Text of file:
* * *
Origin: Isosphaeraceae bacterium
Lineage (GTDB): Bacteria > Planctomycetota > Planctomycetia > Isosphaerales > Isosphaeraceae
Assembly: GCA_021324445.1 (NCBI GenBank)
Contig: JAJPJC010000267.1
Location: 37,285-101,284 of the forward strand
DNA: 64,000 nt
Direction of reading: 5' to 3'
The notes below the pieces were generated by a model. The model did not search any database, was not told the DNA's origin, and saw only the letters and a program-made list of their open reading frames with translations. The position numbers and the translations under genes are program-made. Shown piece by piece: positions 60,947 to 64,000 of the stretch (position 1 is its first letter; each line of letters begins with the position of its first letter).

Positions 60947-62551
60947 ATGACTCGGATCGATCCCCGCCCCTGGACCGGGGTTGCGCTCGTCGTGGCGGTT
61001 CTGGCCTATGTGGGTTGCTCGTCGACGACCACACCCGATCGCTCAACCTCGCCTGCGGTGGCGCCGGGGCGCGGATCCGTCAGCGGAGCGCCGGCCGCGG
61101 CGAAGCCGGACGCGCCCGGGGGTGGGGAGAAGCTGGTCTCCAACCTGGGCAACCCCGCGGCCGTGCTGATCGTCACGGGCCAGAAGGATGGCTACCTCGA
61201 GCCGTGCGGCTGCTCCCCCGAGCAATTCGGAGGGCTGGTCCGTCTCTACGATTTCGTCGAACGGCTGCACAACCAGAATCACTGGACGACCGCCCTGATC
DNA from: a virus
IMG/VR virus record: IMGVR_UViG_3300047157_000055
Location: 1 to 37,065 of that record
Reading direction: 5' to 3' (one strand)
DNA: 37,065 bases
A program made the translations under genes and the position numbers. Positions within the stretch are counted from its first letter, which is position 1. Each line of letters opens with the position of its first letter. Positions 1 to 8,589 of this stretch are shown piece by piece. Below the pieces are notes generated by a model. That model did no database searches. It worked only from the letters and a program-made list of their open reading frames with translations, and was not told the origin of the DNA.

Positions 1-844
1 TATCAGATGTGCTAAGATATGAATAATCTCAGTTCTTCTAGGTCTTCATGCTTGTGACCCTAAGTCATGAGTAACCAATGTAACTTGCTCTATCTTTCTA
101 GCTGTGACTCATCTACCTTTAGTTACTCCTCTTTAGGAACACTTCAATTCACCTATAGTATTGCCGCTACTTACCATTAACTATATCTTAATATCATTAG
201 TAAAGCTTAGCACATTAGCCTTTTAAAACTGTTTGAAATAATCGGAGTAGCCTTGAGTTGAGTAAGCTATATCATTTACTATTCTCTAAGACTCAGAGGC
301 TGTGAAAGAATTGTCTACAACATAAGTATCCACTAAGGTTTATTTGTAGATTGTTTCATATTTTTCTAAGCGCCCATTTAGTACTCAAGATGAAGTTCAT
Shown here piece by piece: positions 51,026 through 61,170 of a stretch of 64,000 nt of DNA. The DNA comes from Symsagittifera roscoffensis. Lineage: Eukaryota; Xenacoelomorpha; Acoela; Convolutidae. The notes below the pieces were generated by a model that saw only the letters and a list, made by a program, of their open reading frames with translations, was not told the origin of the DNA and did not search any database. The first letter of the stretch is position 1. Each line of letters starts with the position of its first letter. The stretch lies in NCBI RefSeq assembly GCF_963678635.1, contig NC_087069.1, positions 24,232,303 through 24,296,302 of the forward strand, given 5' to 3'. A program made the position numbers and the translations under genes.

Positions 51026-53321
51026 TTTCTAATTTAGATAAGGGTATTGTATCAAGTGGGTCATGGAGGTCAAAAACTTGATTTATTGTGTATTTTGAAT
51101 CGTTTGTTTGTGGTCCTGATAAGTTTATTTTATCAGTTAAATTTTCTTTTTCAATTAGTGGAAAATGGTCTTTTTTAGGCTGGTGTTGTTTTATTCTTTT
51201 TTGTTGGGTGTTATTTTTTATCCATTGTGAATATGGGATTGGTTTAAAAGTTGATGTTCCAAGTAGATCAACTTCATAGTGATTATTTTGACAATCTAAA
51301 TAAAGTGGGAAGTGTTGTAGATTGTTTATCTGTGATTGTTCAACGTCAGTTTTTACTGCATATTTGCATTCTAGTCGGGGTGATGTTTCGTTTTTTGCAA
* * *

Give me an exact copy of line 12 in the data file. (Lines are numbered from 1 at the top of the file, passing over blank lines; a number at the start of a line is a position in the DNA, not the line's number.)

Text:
61101 CGAAGCCGGACGCGCCCGGGGGTGGGGAGAAGCTGGTCTCCAACCTGGGCAACCCCGCGGCCGTGCTGATCGTCACGGGCCAGAAGGATGGCTACCTCGA